Insurers Behaving Badly
A Superior Court judge last week made quite a statement about his disgust for the claims handling tactics of AIG’s subsidiaries, slamming the insurance giant with treble damages for its prolonged crusade to avoid paying damages to a lawyer who suffered severe injuries when he was struck by a Partners Health Care bus
Local lawyer Odin Anderson was crossing Staniford Street in Boston on September 2, 1998, when he was struck by a Partners shuttle bus, which was making a left turn from Cardinal O’Connor Way onto Staniford Street. Although Anderson was returning from an extended lunch, which involved alcohol consumption, the sole independent witness described him as walking “briskly” and “with no apparent difficulty.” Anderson was severely injured, and eventually brought suit against Partners. The case was tried in June 2003, and Anderson and his family were awarded more than $2.2 million in damages.
Immediately after the accident, the Partners’ insurer, and AIG subsidiary, began an investigation, which included interviewing Norman Rice, the shuttle bus driver. Rice’s original statement said that he had not seen Anderson before the impact, had no idea which direction he had come or where he was going, and that the impact occurred when Anderson was three-quarters of the way across the left-hand travel lane, “about three feet” from the traffic island. Rice further stated that, at the time of the accident, he was not looking in the direction the bus was traveling, but rather was looking to his right back up Staniford Street. Rice’s original version of events, however, didn’t last long.
AIG’s files originally reflected that the company viewed the claim as indefensible, but the tenor of the claims, like Rice’s story, soon began to change. The claims handlers began to discuss a possible defense based on an assumption–unsupported by any evidence–that Anderson had darted out from between parked cars, and had been struck in the middle of Staniford Street. By the time the case was tried, Rice testified that he was looking down (not up) Staniford Street in the direction he was turning, that he had seen Anderson walking across the street shortly before the impact, and that he thought Anderson had come from between two parked cars. A defense expert further testified that, because of the “geometry of the intersection,” it would have been impossible for the bus to turn tightly enough to strike Anderson close to the median strip–an assertion later proved by the plaintiffs to be patently false. The jury returned a verdict assessing 53% liability against Partners and 47% against Anderson.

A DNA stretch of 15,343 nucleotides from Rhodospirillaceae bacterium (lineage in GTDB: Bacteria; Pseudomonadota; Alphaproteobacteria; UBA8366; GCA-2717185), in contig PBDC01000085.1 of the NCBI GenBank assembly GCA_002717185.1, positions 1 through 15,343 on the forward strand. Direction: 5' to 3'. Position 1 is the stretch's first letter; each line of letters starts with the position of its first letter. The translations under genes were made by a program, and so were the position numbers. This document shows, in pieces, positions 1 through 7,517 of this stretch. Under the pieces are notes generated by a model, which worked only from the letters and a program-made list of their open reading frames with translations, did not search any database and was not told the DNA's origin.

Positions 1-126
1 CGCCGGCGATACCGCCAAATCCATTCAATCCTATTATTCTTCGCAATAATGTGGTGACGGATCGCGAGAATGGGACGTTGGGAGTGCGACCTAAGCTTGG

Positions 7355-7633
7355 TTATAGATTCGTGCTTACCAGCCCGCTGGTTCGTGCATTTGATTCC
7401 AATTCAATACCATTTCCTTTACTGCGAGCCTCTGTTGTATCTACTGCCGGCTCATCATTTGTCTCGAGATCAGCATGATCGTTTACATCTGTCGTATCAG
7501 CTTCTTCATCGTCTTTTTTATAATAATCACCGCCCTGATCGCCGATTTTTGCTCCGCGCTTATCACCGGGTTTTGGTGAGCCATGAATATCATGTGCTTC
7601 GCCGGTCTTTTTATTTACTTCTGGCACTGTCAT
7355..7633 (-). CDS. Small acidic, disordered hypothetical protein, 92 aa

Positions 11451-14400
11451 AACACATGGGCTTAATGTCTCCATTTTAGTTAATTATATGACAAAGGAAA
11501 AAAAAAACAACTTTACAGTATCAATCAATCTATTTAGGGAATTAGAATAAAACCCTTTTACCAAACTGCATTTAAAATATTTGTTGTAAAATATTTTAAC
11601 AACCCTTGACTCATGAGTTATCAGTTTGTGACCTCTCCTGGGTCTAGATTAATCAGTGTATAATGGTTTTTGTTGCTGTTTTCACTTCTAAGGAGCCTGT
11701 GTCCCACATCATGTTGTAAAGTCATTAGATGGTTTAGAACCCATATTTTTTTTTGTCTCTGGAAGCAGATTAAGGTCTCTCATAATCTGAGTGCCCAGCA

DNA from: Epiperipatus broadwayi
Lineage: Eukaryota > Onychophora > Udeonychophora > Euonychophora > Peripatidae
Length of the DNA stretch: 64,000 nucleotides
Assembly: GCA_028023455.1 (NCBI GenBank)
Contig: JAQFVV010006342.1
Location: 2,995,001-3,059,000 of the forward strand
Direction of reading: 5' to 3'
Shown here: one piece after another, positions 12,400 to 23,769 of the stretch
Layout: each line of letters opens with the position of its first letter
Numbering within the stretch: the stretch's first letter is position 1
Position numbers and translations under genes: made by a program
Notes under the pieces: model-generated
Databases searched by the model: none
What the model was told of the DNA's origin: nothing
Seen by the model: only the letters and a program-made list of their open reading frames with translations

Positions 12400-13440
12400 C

A prolonged appellate process followed, eventually resulting in an order affirming the judgment, which by this time had reached $3.2 million with the addition of post-judgment interest. Anderson then brought bad faith claims against AIG pursuant to G.L. c.93A and c.176D. Discovery in that case revealed that AIG had been both aware of and involved in the evolution of Rice’s testimony. Central to the case was a DVD of Rice’s deposition preparation sessions.
In an extensive opinion, Superior Court Judge Brian Davis held that AIG had engaged in unfair and deceptive acts in its handling of the Anderson claim. Characterizing the defense as one based on “fictitious evidence and wishful thinking,” the judge noted that AIG had suppressed the original statements of Rice and another Partners shuttle driver who was following directly behind Rice’s bus, created an unsupported scenario that had Anderson “ran” or “rushed” into the street from “between parked cars,” and induced Rice to alter his testimony. The judge further noted that AIG’s handling of the appeals was based on a decision to “grind down” the plaintiffs, rather than on any realistic likelihood that a second trial would yield a better result for the defense.
Judge Davis held that the AIG claims practices were “egregious,” and not mere oversight. He awarded the maximum penalty of treble damages under Chapter 93A, then crediting AIG for the single damage award already paid. Thus, the total damages to Anderson and his family will approach $10 million.
The Anderson decision, although certainly likely to be challenged on appeal, sends an important message to insurers and defense counsel about investigation and trial tactics that are probably more common than those outside the system realize. While the facts certainly are egregious, and well-detailed in the lengthy opinion, the underlying principles are worth noting for all defense lawyers and claims personnel.